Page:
After Death is a 1988 Italian horror film directed by Claudio Fragasso [as Clyde Anderson] (Troll 2; Monster Dog) from a screenplay by Rossella Drudi. The Flora Film production stars Jeff Stryker [as Chuck Peyton], Candice Daly and Massimo Vanni [as Alex McBride].
Now best known as Zombie 4 (it was re-titled to make it appear to be the second sequel to Zombi 2 aka Zombie Flesh Eaters), the film has also been issued as Zombie Flesh Eaters 3.
Researchers at a remote jungle island outpost discover the natives are practising voodoo and black magic. After killing the local priest (James Sampson), a voodoo curse begins to raise the dead to feed on the living in retribution. The researchers on the island are killed by the newly risen zombies, except for Jenny (Candice Daly), the daughter of a scientist couple. She escapes, protected by an enchanted necklace charm given to her by her mother shortly before her death.
She returns years later as an adult with a group of mercenaries (Tommy, Dan, Rod and Rod’s girlfriend Louise) to try to uncover what happened to her parents. Shortly after arriving at the island their boat’s engine dies, stranding them. Meanwhile, elsewhere on the island a trio of hikers – Chuck, David, and Maddis ‘Mad’ – discover a cave, the same cave leading to the underground temple where the original curse was created. After accidentally reviving the curse, the dead once again return to kill any who trespass on their island…
Zombie 4 – originally released as After Death before it was co-opted into the series – saw Claudio Fragasso take the director’s reigns, while his wife Rossella Drudi provides the screenplay, proving herself every bit as incompetent as her other half when it came to writing efficient horror movies.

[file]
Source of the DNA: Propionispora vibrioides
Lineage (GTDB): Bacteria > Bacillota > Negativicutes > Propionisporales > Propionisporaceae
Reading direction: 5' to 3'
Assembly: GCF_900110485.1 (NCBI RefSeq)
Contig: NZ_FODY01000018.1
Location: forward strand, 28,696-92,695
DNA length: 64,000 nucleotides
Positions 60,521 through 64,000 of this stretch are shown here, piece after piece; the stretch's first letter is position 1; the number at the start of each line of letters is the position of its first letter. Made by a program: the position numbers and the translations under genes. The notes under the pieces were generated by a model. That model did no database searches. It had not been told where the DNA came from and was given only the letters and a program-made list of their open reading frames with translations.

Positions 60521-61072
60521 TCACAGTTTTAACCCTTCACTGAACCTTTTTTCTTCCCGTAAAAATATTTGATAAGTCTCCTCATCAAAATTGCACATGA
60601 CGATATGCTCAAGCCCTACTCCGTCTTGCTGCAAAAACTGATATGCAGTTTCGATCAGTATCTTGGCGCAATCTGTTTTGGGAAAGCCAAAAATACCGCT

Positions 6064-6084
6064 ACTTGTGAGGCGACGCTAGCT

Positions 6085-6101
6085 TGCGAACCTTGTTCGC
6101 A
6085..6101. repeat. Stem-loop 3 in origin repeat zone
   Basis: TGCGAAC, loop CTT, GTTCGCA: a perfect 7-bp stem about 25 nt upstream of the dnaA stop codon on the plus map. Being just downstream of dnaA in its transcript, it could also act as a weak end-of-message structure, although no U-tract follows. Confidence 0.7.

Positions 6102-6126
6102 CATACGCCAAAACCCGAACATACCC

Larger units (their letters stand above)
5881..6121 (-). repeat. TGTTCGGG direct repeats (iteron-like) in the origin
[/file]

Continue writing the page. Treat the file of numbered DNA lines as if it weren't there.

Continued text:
The plot is an incoherent mess and so full of holes that you’ll spend much of the film scratching your head in bewilderment, but it basically revolves around two groups of people who end up on an Island that is infested with zombies. One chap from a bunch of researchers reads from an Evil Dead-style ancient volume and resurrects the living dead – although they already seem quite spritely, attacking someone in the other group of bimbos and mercenaries. Inconsistencies like this crop up throughout the film, with Drudi and Fragasso presumably hoping that the frenetic action would stop the viewer from noticing.
Unfortunately, there is very little in the way of frenetic action. The zombies are, for the most part, so static that you could probably avoid them simply by walking at normal speed; the living characters, of course, all determinedly stay in one location rather than trying to get away from what looks like half a dozen walking dead.
There are a few novel twists – talking zombies, for one, and gay movie icon Jeff Stryker in a leading role for another. The film shows the influence of Lamberto Bava’s Demons in the early scenes – apparently tacked on to make the film longer. Fragasso and Drudi express their dislike of these scenes in the extras, but frankly, they are the best bit, ensuring it starts with a bang (it feels like a huge amount of plot exposition has been dumped before the film opens), and the first fifteen minutes or so are pretty fast-paced and outrageous. After that, unfortunately, things grind to a snail’s pace.
However, at least the zombies look like zombies, and now and again, the film briefly captures the atmosphere of Lucio Fulci’s Zombie Flesh Eaters. Al Festa – later to become a director himself, helming the stunningly terrible Fatal Frames – provides a decent Goblin-a-like score, and there are enough splattery moments to keep gorehounds more than satisfied.